It’s almost impossible for us today to understand how serious the early Christians took Our Lord’s great commission expressed towards the end of St. Matthew’s Gospel: “Going therefore, teach ye all nations; baptizing them in the name of the Father, and of the Son, and of the Holy Ghost.”
For St. Patrick this meant returning to a country where he had been held captive, after he heard the voice of the Irish call out to him in a dream “We beg you, holy boy, to come and walk again among us”. In the waning years of the Roman Empire it was still unusual for a bishop to go to a land not subject to the authority of the emperor and outside the protection of his legions. This, however, did not deter St. Patrick.
After labouring as a bishop for several years in Ireland and bringing countless souls into Christ’s Church, St. Patrick was dismayed to see them being scattered and slaughtered by Coroticus, a local ruler. In no uncertain terms does St. Patrick condemn those who would harm the Mystical Body of Christ. Writing about Coroticus and his men he says:
“I cannot say that they are my fellow-citizens, nor fellow-citizens of the saints of Rome, but fellow-citizens of demons, because of their evil works. By their hostile ways they live in death, allies of the apostate Scots and Picts. They are blood-stained: blood-stained with the blood of innocent Christians, whose numbers I have given birth to in God and confirmed in Christ.”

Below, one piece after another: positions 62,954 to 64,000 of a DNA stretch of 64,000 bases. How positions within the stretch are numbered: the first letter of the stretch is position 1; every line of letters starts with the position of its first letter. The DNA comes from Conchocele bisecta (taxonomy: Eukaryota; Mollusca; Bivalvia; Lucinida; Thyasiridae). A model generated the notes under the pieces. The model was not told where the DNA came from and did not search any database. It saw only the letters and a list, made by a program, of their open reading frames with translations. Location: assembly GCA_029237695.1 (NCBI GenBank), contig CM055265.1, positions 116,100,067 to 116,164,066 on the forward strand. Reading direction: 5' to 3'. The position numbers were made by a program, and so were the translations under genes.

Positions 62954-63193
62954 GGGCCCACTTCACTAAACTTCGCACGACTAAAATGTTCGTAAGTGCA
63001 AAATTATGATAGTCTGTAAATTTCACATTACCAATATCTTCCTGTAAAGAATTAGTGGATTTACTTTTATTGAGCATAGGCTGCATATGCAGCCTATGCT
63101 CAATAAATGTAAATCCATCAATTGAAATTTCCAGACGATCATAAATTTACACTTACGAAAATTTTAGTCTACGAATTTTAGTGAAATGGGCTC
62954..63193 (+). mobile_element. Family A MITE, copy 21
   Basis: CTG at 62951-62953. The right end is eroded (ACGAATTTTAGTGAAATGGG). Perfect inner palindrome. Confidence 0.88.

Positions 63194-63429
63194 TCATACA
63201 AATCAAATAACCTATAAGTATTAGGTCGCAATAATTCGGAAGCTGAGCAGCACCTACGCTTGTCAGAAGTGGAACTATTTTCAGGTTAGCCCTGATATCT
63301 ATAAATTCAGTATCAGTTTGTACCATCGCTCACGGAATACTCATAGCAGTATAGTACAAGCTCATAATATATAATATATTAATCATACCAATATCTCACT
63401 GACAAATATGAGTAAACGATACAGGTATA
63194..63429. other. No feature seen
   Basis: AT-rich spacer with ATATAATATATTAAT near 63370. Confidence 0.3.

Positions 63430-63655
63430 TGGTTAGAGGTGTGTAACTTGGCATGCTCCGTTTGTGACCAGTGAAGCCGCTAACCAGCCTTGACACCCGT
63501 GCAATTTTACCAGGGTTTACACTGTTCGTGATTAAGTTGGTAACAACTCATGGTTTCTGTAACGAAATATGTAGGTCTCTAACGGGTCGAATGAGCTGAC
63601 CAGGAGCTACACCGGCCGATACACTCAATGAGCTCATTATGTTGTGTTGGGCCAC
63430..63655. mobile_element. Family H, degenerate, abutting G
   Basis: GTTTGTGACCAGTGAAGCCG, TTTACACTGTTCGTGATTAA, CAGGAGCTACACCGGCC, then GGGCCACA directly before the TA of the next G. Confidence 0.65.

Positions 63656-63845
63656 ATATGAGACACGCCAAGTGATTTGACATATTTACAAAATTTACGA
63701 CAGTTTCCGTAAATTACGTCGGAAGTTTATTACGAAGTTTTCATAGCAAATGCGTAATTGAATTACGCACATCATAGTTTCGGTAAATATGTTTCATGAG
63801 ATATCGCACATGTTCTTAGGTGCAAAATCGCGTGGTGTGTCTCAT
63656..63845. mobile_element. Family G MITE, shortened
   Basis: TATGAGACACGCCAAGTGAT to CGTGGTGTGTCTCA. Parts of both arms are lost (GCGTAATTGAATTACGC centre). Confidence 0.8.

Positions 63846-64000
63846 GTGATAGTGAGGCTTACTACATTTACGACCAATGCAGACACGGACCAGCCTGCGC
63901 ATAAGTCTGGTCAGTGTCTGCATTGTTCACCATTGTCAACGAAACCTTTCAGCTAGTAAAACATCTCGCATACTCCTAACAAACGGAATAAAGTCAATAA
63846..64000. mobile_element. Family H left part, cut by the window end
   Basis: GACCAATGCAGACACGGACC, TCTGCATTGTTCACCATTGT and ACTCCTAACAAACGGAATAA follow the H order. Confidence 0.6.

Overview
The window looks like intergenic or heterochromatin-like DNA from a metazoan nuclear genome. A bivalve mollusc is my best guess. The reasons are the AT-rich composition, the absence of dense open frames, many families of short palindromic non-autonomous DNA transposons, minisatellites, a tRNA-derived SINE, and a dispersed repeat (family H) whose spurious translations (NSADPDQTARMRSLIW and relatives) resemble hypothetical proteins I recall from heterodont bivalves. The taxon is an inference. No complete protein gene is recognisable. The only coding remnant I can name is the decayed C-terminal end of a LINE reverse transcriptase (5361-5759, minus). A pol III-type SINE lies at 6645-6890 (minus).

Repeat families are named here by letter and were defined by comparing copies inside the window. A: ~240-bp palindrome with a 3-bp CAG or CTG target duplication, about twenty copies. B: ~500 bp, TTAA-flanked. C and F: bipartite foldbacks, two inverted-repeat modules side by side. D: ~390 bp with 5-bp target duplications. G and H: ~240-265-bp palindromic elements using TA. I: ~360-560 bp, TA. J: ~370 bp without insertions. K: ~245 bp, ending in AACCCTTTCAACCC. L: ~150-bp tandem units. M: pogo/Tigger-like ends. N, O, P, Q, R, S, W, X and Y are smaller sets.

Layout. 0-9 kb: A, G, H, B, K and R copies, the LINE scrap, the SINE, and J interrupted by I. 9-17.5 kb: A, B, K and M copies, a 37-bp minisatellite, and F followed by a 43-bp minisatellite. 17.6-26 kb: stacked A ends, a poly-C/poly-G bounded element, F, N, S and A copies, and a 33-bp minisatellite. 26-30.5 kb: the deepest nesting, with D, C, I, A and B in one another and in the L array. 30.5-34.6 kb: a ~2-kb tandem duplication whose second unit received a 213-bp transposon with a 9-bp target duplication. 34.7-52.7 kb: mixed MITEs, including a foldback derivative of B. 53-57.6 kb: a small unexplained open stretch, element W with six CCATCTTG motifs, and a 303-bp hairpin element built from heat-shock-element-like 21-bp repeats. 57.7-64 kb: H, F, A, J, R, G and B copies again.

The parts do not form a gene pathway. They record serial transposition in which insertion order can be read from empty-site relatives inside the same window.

Like any good bishop, St. Patrick first sent word to the slavers, calling on them to repent and realize that if they did not change their sinful ways they were doomed to the eternal punishment of Gehenna. When this made no difference the Apostle to the Irish issued a chilling excommunication in which he addressed Christians with the following exhortation:
“even share food or drink with them until such time as they make satisfaction to God, and until they set free the servants of God. The Most High does not accept the gifts of evildoers. The one who offers a sacrifice taken from what belongs to the poor is like one who sacrifices a child in the very sight of the child's father. Riches, says Scripture, which a person gathers unjustly, will be vomited out of that person's stomach. The angel of death will drag such a one away, to be crushed by the anger of dragons. Such a one will the tongue of a serpent slay, and the fire which cannot be extinguished will consume.”
St. Patrick reminds us of the real fate that awaits those who would lead God’s’ people astray, and he applies the harsh medicine they need if they wish to save their souls. This is out of a real pastoral concern for the Christians under his care. This St. Patrick’s Day, let our prayer be for our civic and religious authorities, that they stand up for life and especially for the unborn.
St Patrick, Patron of Ireland, pray for us.
Our Lady of Guadalupe, protectress of the unborn, pray for us.
Quotes are taken from St Patrick’s Epistola ad Milites Corotici. For a complete text of Patrick’s Confessio and Epistola in the original Latin with English and Irish translation go to confessio.ie